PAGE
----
Since 1999 Amanda Dawn Christie has created dozens of experimental films, videos, expanded cinema performances, and installations that have been presented around the world. She works with 35mm, 16mm, and super 8 film as well as analogue video, digital media, photography, installation art, sound art, electronics, and performance. Her work not only spans across these mediums but also brings them together in ways that blur the boundaries of where one discipline ends and the next begins.

Louise Bourque is an Acadian French Canadian filmmaker who recently relocated to Montreal after 25 years of absence, twenty of which were spent in the United-States where she made films and taught cinema. Over the years, her films have been screened in some fifty countries across five continents. Bourque has received numerous awards and honors for her work and she has been the recipient of many prestigious grants.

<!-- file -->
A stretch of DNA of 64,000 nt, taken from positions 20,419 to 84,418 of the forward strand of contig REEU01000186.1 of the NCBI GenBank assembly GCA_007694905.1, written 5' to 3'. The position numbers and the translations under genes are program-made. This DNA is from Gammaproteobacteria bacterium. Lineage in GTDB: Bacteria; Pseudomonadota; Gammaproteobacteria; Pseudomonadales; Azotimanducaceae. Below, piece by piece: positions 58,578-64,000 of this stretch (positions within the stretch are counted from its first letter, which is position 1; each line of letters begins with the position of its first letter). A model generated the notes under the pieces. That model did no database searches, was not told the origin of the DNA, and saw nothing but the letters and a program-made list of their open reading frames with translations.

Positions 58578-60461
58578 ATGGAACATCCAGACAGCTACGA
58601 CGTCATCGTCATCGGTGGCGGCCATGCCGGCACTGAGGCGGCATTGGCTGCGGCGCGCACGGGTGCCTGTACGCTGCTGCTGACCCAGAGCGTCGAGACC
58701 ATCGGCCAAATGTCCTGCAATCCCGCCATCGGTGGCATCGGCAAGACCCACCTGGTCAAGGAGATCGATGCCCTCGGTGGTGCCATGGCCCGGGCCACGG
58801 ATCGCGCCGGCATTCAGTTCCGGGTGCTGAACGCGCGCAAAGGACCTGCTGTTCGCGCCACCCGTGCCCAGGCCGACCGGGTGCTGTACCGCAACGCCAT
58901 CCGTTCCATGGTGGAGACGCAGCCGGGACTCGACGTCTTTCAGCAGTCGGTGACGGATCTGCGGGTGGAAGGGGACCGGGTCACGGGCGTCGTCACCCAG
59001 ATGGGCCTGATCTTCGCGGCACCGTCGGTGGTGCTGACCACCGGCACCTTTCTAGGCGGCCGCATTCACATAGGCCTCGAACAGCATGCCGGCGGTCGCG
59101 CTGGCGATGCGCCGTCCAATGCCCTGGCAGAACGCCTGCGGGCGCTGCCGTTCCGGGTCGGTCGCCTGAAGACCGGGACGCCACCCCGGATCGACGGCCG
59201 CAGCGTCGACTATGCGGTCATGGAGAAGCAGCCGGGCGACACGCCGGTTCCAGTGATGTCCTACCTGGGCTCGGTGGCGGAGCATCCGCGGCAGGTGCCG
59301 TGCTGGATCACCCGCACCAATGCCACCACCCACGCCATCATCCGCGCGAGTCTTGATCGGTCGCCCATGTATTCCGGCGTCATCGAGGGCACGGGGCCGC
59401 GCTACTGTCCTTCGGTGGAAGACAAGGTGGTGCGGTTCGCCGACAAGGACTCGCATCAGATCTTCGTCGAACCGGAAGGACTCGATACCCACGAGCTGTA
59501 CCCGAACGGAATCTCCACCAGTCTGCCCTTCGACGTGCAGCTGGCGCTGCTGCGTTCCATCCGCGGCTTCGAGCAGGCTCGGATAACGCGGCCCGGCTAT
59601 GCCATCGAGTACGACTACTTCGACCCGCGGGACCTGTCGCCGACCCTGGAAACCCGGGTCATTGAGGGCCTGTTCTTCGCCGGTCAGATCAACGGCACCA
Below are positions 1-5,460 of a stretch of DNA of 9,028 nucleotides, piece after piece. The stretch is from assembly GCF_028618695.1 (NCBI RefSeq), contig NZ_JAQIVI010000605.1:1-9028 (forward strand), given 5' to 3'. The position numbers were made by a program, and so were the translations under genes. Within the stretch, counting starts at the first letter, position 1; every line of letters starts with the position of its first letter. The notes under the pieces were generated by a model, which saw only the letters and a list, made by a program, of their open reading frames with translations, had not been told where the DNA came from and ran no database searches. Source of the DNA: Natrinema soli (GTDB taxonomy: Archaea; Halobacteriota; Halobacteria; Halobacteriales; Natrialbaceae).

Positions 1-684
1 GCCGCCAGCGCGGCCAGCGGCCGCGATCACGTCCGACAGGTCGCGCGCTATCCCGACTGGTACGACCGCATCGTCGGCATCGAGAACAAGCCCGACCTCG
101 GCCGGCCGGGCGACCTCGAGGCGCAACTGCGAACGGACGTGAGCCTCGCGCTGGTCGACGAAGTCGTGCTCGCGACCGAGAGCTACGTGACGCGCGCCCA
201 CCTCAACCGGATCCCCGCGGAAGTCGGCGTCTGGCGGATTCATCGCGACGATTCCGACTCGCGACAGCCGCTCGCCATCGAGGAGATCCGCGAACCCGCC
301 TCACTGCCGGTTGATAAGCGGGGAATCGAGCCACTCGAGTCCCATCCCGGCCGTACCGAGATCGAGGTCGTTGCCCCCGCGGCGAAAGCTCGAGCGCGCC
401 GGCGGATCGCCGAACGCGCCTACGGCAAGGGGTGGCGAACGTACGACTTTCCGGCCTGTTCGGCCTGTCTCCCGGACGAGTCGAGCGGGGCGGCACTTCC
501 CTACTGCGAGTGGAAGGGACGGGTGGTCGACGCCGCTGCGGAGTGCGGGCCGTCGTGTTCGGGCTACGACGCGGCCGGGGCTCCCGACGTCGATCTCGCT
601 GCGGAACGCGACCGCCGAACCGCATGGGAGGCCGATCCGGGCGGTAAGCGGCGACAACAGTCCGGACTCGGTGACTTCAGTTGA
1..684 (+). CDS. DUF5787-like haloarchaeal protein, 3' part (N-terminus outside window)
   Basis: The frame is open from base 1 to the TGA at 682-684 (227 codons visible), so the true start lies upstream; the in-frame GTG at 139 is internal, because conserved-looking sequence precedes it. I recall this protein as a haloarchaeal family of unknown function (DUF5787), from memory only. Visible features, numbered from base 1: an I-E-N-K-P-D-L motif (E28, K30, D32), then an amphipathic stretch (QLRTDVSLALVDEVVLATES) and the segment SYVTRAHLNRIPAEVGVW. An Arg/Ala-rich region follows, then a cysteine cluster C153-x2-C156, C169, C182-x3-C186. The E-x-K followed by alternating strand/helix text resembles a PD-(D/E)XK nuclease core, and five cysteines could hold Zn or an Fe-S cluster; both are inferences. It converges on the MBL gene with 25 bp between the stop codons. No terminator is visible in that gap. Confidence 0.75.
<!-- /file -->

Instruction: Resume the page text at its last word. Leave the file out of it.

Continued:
Born in Geneva, Switzerland, John Kneller grew up in Hudson, Quebec, and moved to Toronto in 1985. He attended the University of Toronto, where he earned a BA in Cinema Studies. Meanwhile, small experimental films began to emerge, evolve, and change over time. His more recent work with optical printing, multi-layering, and matting techniques has gained critical attention both locally and abroad. 


Canadian Images in Conversation is a new collective that is inspired by the legacy of the Canadian Images Film Festival, which took place in Peterborough between 1978-1984. With support from the ReFrame Film Festival and Trent University, CIIC aims to showcase Canadian films and filmmakers through regular screenings and artist talks.